There are few, if any, simple and universal principles that explain organizational behavior. There are laws in the physical sciences chemistry, astronomy, physics that are consistent and apply in a wide range of situations. They allow scientists to generalize about the pull of gravity or to be confident about sending astronauts into space to repair satellites. But as a noted behavioral researcher aptly concluded, â€œGod gave all the easy problems to the physicists.â€? Human beings are complex. Because they are not alike, our ability to make simple, accurate and sweeping generalization is limited. Two people often act very differently in the same situation, and the same personâ€™s behavior changes in different situations. For instance, not everyone is motivated by money, and you behave differently at the temple than you did at a party the night before.
That doesnâ€™t mean, of course that we canâ€™t offer reasonably accurate explanations of human behavior or make valid predictions. However, it does mean that OB concepts must reflect situational, or contingency, conditions. We can say that x leads to y, but only under conditions specified in z (the contingency variables). The science of OB was developed by using general concepts and then altering their application to the particular situation. So, for example, OB scholars would avoid stating that effective leaders should always seek the ideas of their followers before making a decision. Rather, in some situations a participative style is clearly superior, but, in other situation, an autocratic decision making style is more effective. In other words effective. In other words, the effectiveness of a particular leadership style is contingent on the situation in which itâ€™s used.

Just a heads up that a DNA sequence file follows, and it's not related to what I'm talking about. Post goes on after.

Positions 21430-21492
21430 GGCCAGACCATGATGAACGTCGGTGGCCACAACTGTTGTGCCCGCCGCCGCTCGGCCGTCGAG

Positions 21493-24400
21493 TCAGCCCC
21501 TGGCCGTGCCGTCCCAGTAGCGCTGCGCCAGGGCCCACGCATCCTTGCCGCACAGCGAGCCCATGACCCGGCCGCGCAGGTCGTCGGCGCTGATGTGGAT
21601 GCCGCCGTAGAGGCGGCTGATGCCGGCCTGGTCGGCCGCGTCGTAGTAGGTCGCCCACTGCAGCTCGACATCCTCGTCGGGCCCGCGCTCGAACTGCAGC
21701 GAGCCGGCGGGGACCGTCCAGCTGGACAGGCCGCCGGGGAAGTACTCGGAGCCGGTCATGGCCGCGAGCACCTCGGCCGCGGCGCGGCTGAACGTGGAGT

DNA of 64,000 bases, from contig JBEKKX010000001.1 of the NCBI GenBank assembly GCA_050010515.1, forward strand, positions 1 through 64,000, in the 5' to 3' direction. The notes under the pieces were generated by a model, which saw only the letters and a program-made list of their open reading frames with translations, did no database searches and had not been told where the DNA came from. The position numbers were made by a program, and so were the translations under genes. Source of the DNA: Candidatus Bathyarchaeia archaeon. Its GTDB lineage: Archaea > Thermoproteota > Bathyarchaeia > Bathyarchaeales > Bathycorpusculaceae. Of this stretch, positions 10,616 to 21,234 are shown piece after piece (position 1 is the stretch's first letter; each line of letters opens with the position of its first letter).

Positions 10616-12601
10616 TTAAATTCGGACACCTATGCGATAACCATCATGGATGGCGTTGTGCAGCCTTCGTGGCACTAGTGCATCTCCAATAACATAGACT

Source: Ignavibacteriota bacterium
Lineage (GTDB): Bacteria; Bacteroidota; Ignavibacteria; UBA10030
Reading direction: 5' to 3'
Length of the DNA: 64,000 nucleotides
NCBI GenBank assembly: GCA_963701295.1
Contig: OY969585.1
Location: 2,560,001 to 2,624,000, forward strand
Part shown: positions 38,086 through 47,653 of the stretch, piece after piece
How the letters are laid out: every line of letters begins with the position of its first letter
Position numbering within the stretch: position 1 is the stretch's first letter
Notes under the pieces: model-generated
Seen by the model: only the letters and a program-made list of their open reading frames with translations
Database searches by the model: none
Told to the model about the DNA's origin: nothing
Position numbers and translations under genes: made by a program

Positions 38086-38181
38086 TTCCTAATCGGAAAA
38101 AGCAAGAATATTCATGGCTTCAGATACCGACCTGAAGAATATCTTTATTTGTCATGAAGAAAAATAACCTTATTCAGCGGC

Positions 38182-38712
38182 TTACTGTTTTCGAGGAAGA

As you proceed through this article, you will encounter a wealth of research based theories about how people behave in organizations. But donâ€™t expect to find a lot of straight forward cause-and effect relationships. There arenâ€™t many Organizational behavior theories mirror the subject matter with which they deal. People are complex and complicated, and so too must be the theories developed to explain their actions.
Challenges and opportunities for OB
Understanding organizational behavior has never been more important for angers. A quick look at a few of the dramatic changes now taking place in organizations supports this claim. For instance, the typical employee is getting older; more and more women and people of color are in the work place; corporate downsizing and the heavy use of temporary workers are severing the bonds of loyalty that historically tied many employees to their employers; and global competition is requiring employees to become more flexible and to learn to cope with rapid change.
In short, there are a lot of challenges and opportunities today for managers to use OB concepts.